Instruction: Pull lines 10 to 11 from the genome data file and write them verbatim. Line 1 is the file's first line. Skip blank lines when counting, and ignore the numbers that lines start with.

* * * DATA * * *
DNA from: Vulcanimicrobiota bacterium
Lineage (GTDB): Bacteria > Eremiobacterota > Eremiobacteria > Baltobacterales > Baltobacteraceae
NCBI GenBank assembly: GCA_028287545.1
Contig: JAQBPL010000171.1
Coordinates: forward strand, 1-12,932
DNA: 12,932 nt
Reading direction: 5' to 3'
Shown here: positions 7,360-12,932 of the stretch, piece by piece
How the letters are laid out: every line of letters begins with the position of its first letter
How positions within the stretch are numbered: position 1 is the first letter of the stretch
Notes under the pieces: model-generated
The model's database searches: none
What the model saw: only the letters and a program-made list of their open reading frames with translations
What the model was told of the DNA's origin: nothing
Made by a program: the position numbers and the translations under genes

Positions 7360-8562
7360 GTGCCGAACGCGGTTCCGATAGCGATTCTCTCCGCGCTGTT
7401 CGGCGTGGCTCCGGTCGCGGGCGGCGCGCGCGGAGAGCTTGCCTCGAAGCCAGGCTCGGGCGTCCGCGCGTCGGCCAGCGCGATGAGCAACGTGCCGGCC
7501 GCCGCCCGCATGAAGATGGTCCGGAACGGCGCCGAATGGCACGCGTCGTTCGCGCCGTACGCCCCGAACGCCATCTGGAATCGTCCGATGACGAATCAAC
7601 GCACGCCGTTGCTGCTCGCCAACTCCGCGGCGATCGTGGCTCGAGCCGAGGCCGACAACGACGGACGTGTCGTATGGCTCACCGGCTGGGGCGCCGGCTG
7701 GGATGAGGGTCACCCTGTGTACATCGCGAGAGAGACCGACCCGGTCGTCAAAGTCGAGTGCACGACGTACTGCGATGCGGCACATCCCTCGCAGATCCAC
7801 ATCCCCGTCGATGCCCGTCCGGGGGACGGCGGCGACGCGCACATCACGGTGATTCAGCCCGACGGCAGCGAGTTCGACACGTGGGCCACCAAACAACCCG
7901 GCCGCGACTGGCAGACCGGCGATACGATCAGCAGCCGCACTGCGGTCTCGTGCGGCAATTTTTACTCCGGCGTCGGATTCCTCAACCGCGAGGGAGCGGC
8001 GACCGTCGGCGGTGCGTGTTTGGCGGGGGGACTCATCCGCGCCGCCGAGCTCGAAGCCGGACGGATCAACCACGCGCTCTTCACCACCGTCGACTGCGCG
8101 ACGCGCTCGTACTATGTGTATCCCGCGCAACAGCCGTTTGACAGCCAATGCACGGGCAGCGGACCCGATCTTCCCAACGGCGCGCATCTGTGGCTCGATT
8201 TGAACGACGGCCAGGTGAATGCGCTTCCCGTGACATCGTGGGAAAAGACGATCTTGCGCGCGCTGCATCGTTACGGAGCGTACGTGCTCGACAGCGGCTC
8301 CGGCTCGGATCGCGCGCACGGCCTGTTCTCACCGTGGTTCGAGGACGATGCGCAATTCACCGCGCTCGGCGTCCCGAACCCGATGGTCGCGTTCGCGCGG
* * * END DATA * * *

How positions within the stretch are numbered: position 1 is the first letter of the stretch
Notes under the pieces: model-generated